Jim Bridenstine became the 13th NASA administrator following a swearing-in ceremony yesterday afternoon and last week’s tightest-ever Senate confirmation vote for a leader of the space agency.
“I will do my best to serve our storied agency to the utmost of my abilities as we reach for new heights and reveal the unknown for the benefit of humankind,” said the former Republican representative from Oklahoma who resigned from Congress Monday morning prior to the ceremony. Bridenstine, who received only Republican Senate votes for his confirmation and becomes the first politician to hold the position, said he was “very humbled” to be part of the “NASA family.”
“NASA represents what is best about the United States of America. We lead, we discover, we pioneer, and we inspire. I look forward to our journey together,” he said.
A Nod to Bipartisanship
After Vice President Mike Pence swore in Bridenstine at NASA headquarters in Washington, D. C., Bridenstine thanked supporters, including Sen. Ted Cruz (R-Texas) and Rep. Ed Perlmutter (D-Colo.), and said that bipartisanship “is important in space.” In addition, he applauded former NASA leaders, including acting administrator Robert Lightfoot and Charles Bolden, who was NASA administrator during the Obama administration. Bridenstine also received congratulations, via a live video link, from U.S. astronauts currently on board the International Space Station.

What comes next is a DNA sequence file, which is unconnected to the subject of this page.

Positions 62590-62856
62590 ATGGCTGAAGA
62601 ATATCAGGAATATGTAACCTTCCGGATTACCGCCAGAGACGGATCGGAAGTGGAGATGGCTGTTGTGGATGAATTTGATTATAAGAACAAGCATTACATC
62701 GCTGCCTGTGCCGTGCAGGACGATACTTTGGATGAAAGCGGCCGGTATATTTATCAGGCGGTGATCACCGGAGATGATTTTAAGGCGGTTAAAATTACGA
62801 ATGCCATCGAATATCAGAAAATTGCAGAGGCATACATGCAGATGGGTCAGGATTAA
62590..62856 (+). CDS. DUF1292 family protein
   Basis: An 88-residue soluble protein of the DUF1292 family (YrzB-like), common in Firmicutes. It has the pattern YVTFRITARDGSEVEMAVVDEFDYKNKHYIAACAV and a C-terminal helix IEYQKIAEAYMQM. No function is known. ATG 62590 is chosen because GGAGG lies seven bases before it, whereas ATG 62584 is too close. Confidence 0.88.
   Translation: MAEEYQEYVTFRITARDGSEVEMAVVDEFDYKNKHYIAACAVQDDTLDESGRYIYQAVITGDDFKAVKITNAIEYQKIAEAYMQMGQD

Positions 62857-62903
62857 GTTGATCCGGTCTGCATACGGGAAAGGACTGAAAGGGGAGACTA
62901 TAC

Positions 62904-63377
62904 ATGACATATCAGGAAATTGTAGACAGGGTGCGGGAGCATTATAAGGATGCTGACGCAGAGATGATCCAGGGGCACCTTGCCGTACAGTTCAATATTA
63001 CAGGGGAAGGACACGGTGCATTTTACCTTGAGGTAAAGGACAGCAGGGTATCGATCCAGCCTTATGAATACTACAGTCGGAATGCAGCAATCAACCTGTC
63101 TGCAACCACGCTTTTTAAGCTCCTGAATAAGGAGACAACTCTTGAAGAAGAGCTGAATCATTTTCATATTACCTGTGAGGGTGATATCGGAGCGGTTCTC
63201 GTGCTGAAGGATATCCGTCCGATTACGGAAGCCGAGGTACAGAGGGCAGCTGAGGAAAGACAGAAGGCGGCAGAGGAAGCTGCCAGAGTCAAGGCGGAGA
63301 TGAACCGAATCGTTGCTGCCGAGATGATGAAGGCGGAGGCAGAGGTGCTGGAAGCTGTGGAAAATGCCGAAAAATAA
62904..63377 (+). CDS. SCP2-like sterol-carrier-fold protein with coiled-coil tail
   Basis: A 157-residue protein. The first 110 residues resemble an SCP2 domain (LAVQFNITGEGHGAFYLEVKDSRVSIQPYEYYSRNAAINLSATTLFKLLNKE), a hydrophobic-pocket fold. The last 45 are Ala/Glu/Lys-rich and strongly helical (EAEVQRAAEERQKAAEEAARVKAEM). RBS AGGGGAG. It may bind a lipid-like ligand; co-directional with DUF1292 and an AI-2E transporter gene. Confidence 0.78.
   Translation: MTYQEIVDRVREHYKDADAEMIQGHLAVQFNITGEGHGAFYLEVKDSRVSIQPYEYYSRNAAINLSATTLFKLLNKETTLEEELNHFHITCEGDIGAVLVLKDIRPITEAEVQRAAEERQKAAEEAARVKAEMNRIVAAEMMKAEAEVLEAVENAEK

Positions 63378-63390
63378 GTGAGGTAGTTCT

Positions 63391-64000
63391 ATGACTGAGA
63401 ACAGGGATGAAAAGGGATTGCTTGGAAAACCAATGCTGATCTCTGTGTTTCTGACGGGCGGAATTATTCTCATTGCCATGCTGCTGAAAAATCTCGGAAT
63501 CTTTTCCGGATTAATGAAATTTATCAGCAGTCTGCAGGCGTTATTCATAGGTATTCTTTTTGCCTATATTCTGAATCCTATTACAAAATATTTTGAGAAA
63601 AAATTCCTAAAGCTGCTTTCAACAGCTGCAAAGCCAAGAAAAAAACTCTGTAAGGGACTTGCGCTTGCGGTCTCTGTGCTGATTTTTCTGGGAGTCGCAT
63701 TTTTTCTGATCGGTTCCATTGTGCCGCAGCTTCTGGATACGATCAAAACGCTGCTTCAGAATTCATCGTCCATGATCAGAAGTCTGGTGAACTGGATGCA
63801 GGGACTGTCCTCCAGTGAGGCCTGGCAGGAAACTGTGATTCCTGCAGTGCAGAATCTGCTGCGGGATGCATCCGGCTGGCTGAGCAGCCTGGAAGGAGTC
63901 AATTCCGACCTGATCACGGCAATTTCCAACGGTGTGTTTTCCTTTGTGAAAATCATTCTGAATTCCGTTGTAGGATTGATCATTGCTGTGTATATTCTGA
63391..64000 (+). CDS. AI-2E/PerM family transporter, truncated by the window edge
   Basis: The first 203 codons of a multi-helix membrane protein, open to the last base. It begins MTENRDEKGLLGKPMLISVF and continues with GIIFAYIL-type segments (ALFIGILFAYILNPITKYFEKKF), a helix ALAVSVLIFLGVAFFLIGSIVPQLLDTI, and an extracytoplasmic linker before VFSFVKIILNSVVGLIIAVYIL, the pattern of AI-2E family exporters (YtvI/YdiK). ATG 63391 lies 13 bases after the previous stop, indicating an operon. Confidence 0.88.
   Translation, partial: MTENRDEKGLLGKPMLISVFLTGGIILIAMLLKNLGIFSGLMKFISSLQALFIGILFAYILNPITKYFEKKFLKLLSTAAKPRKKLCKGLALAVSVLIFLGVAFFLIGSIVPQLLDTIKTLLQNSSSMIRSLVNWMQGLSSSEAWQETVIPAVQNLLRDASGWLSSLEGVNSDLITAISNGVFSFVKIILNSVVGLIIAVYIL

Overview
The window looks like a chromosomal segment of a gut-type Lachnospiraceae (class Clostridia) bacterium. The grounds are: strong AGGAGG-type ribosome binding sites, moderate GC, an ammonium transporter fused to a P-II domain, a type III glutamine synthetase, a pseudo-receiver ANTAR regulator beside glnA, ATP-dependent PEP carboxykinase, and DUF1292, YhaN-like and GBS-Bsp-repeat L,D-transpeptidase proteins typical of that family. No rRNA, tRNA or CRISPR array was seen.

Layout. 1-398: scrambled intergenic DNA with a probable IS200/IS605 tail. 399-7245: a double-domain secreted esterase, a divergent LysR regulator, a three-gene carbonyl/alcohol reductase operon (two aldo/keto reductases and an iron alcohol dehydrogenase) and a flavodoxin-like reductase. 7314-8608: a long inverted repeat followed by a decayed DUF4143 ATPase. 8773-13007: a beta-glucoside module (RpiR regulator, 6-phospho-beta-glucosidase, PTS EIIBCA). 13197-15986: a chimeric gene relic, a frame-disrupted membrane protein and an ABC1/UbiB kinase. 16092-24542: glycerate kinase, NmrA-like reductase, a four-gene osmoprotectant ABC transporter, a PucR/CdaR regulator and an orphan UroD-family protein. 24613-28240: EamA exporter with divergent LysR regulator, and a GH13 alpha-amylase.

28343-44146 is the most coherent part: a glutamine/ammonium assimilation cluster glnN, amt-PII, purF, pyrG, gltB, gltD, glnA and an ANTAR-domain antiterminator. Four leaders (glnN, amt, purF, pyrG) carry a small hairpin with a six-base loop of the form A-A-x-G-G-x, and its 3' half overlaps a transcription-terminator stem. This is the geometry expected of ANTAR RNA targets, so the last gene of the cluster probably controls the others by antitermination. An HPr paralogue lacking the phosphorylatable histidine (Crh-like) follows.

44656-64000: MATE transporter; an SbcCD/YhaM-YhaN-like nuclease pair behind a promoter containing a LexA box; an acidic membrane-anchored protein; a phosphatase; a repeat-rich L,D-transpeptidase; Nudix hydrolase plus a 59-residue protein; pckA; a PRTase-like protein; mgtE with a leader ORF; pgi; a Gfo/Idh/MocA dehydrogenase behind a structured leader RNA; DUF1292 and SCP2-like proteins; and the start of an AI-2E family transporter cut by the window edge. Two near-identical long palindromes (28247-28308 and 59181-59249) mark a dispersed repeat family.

At a meeting with agency officials and NASA center directors immediately following the ceremony, Bridenstine said the omnibus spending bill that was signed into law on 23 March “renews focus on human space flight activities and expands our commercial and international partnerships” and supports exploration goals of the Trump administration’s Space Policy Directive 1. Bridenstine also expressed enthusiasm for other aspects of the agency, including science. “I’m excited about our science activities that will continue to increase our understanding of Earth and our place in the universe.”
Pence praised Bridenstine and the agency. “Just to show you the level of enthusiasm this president has for this program: While Jim and I will be meeting briefly after I have a chance to speak to the leaders of NASA’s five mission directorates today, the president wanted the new administrator of NASA in the Oval Office before dinner tonight, because we are renewing American leadership in space and we are excited, excited about the new administrator’s role and the background that he brings to this.”
—Randy Showstack (@RandyShowstack), Staff Writer